Monday, September 26, 2016

Arrowhead Water: Of Mountains, Indians & Helicoptors

Erected in the 1920s, this Indian pointed the way to the waters and resort
In the Western U.S. if you drink bottled water it’s very likely Arrowhead. Though labeled as Arrowhead Mountain Spring Water, few people realize that there is an actual Arrowhead Mountain from whence the water flows, and yes, it is actually mountain spring water. I was asked to visit the Arrowhead bottled water facility in Ontario, California, and see first hand one of the spring sites perched high atop the mountain.

To set the stage: Arrowhead water is 122 years old as of 2016, though the water emanating from the mountain has been around much longer, obviously. 1810 was the first known mention of the Arrowhead thermal springs by Spanish Padres, who called it Agua Caliente. The thermal springs soon attracted the attention of developers and the site was commercially developed in 1864, originally as a small wooden structure that offered bathing in the thermal waters, and by the 1890s a proper three-story hotel was built which morphed into a health resort. 
Early  Arrowhead water packs
Common at the time, water-based health resorts and sanitariums capitalized on “taking the waters,” including drinking plenty of mineral water straight from the source, and daily baths in the water. Of course it didn't hurt the marketing campaign that there were Indian legends about Arrowhead; that Spanish priests utilized the water, and that a clearly defined arrowhead was, and is still, on the mountainside pointing to the water. The resort was one of the elite places for Hollywood celebs to escape to in the 1920s and 1930s. Humphrey Bogart, Charlie Chaplin, Lucille Ball and many others hung out at the hotel. Today this is all private property with no public access, though the new owners of the resort might be giving tours of the palatial old hotel…someday.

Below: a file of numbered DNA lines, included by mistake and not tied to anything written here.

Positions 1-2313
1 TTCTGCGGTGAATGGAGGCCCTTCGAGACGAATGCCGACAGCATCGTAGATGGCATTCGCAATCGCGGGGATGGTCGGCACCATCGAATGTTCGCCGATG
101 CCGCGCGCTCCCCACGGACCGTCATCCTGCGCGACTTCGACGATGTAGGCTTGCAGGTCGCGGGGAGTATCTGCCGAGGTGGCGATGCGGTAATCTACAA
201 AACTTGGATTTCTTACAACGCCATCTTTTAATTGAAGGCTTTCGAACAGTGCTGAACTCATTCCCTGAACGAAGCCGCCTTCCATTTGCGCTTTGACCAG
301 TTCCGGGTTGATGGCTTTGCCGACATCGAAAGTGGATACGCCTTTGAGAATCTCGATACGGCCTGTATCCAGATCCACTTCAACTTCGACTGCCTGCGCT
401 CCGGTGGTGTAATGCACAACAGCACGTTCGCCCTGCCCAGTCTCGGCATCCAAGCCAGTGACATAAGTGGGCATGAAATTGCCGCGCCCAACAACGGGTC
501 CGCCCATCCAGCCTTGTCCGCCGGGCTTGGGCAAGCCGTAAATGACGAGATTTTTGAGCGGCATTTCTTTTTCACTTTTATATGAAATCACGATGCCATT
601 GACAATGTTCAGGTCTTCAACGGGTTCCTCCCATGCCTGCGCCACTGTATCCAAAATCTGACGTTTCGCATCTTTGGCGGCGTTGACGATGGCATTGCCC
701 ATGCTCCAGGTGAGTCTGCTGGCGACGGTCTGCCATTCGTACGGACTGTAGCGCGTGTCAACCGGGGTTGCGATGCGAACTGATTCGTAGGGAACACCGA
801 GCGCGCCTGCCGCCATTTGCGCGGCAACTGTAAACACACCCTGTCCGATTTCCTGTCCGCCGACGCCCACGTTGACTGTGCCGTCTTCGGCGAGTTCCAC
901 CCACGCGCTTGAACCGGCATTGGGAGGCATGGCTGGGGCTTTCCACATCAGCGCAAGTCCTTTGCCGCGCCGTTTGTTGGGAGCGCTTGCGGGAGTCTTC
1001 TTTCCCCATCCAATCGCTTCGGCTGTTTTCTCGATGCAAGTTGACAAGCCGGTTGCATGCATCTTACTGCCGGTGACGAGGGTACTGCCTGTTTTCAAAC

The springs are at various points in the mountain, though the thermal springs still flow at the base of the mountain down by the hotel. Clearly visible from the city of Ontario and even more visible from the helicopter ride up, the arrowhead on the mountain is actually de-composing granite. I visited Tunnel #2, located at 5,400 feet up the mountain and the only way to access it was via helicopter. I landed on a small patch of dirt and made my way though thick underbrush down to the site, a staggeringly uninteresting grey door with three locks on it and a stainless steel pipe coming from the site. There are multiple access doors like this on the mountain and provide security as, once inside the door it’s about 60 feet into the mountain where the water is captured. The water is drawn into a pipeline made of food grade stainless steel and snakes its way 17 miles down to the base of the mountain where it is loaded onto trucks and taken to the nearby facility for bottling.

One of the tunnel doors. You can see the seepage of water below the door